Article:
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Pickle Me This

September 19, 2018

The Luminous Sea, by Melissa Barbeau

If, like me, you are drawn to Melissa Barbeau’s debut, The Luminous Sea, because of its cover (Ernst Haeckel!) then keep on going because the novel itself is just as gorgeous and rich with wonder. Beginning with Vivienne, a university researcher charged with collecting data on the phosphorescent waters off the coast of Newfoundland, not anticipating her next catch—a sea creature unlike anything anyone’s ever seen before. A little Shape of Water, but there’s no sex in the bathtub, and Vivienne and her supervisor, Colleen, create a tank out of a chest freezer instead. And the creature is a female, or at least Vivienne keeps calling it “she,” even as she’s admonished for the anthropomorphizing. Dynamics in the lab are getting complicated—Colleen’s superior arrives and attempts to take control of the discovery, and in a shocking act of violence (exquisitely rendered in prose like you’ve never seen before) he tries to subdue Vivienne as well. Meanwhile, Colleen is carrying on an affair with a local cafe owner whose wife is wise to it all and spends her time making preserves out of such unlikely things as jellyfish, and Vivienne is only there at all because she’s run away from a broken relationship with her girlfriend in the city. And in the meantime, the creature is not doing well in the tank (“Three days in and scales were coming off in her hand when she touched her, like flakes of opalescent pearls…”), and it might be up to Vivienne to save it. So that this extraordinary novel whose sentences and imagery shimmers and shines is also taut with tension, fast-paced, impossible to put down. But oh, the writing! It’s the writing I keep going on about. The following is my favourite part:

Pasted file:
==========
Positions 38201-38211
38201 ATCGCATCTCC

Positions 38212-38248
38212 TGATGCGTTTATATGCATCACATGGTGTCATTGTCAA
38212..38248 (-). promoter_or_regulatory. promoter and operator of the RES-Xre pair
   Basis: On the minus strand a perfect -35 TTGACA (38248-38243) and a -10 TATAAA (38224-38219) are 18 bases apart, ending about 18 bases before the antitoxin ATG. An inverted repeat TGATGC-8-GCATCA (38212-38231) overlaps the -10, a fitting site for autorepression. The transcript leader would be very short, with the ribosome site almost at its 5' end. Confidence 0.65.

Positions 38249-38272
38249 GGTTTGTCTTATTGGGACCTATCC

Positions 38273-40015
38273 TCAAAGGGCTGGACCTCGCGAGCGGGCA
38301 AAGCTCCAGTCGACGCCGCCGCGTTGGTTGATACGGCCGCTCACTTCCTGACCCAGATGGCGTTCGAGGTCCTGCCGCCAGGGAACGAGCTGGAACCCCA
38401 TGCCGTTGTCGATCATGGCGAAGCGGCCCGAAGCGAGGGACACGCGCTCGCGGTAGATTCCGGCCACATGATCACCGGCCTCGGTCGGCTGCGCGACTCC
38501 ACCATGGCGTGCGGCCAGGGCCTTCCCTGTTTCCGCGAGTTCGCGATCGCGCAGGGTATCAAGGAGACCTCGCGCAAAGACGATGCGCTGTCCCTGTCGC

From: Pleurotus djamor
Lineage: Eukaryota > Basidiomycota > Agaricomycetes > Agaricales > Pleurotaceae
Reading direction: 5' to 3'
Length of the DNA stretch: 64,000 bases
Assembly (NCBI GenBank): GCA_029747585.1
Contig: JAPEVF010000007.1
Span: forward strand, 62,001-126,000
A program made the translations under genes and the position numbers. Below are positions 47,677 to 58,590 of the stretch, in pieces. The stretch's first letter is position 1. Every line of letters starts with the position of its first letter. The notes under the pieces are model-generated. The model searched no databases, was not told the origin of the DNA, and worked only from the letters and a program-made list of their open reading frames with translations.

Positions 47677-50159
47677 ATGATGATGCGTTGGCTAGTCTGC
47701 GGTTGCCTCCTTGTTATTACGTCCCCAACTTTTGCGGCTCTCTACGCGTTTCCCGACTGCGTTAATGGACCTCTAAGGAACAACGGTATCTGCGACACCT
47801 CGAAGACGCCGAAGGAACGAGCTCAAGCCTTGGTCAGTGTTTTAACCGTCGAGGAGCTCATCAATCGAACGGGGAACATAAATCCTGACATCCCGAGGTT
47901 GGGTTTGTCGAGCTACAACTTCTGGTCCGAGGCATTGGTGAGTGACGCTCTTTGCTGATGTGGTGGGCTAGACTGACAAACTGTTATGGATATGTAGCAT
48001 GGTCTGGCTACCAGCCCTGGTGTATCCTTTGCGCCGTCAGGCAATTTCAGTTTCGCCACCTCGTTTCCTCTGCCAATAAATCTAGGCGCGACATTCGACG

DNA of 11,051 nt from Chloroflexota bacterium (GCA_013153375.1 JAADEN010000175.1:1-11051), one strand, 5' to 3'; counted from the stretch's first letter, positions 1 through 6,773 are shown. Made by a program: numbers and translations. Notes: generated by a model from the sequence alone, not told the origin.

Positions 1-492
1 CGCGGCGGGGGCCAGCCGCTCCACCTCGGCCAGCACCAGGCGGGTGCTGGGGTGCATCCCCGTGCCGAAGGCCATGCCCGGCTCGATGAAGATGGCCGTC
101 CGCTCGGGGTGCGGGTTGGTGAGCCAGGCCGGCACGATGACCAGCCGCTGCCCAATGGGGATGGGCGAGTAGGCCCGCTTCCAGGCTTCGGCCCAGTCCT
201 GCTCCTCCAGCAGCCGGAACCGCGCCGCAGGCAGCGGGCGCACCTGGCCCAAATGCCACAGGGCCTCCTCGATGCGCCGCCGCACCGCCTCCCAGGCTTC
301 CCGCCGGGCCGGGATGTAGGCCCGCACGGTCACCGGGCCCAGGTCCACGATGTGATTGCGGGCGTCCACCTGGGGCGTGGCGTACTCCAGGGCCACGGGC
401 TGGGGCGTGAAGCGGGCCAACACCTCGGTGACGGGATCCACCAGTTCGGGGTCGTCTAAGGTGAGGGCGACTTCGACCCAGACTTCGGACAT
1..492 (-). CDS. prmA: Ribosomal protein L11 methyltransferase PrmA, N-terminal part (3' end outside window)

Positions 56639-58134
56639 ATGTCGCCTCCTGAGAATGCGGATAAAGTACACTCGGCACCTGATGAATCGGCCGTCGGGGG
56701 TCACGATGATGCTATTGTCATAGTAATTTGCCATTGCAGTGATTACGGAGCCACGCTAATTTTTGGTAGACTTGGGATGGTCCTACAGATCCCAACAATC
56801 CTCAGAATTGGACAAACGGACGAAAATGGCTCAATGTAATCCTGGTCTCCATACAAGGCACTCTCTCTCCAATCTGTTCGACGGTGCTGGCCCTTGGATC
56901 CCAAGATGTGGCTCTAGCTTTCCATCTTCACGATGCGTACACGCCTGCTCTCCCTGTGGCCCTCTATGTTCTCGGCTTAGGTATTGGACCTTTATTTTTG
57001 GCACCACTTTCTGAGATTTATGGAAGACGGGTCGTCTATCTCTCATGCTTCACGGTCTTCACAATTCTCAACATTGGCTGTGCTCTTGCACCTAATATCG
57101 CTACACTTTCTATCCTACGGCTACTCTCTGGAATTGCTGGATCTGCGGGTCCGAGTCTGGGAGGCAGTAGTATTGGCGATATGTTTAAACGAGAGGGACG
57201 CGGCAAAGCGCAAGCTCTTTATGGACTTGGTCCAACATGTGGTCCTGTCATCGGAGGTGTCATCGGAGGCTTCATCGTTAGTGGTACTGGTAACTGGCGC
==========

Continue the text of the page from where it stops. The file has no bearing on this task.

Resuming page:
“A long stainless steel table is in the middle of the room. Next to it a second table made from a wooden door laid across two wooden sawhorses and covered with sheets of plastic. Instruments and vials, pincers and thermometers and gloves, measuring tapes and suction-cupped monitors are arranged in near rows on top of it. The doorknob is still attached to the door and makes a small mound underneath the plastic. Vivienne wonders if they have not made some kind of underestimation when considering door security. It seems as if at any minute someone might turn the handle on the supine door, throwing scientific instruments across the room; that someone will will up through the horizontal doorway, like that party trick where someone climbs an imaginary set of steps in the carpet behind the couch.”

Do Not Underestimate Door Security turns out indeed to be one of the novel’s many morals, and maybe (definitely) I’ve got a thing for door imagery anyway, but that paragraph for me is emblematic at how beautifully imagined this novel is, its realities and its many possibilities. There is a generous expansiveness at the heart of the book, doorways onto doorways, but it never grows too strange and mystical and stays controlled, anchored in the physical world, with such attention to accuracy and detail, scientific, like the image on the cover. Melissa Barbeau is an extraordinary writer, and I can’t stop talking about this book.

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